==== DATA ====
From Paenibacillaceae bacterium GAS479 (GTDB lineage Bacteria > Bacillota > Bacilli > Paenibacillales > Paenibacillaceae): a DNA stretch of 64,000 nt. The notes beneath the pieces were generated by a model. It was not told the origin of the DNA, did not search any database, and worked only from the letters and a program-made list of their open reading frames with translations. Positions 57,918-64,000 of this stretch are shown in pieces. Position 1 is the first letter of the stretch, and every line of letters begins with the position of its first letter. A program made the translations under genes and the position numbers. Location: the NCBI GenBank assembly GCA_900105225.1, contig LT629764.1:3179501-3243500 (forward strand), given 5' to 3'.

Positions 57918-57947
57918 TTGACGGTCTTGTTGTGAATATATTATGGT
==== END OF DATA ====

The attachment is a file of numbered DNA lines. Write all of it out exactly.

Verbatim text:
From Paenibacillaceae bacterium GAS479 (GTDB lineage Bacteria > Bacillota > Bacilli > Paenibacillales > Paenibacillaceae): a DNA stretch of 64,000 nt. The notes beneath the pieces were generated by a model. It was not told the origin of the DNA, did not search any database, and worked only from the letters and a program-made list of their open reading frames with translations. Positions 57,918-64,000 of this stretch are shown in pieces. Position 1 is the first letter of the stretch, and every line of letters begins with the position of its first letter. A program made the translations under genes and the position numbers. Location: the NCBI GenBank assembly GCA_900105225.1, contig LT629764.1:3179501-3243500 (forward strand), given 5' to 3'.

Positions 57918-57947
57918 TTGACGGTCTTGTTGTGAATATATTATGGT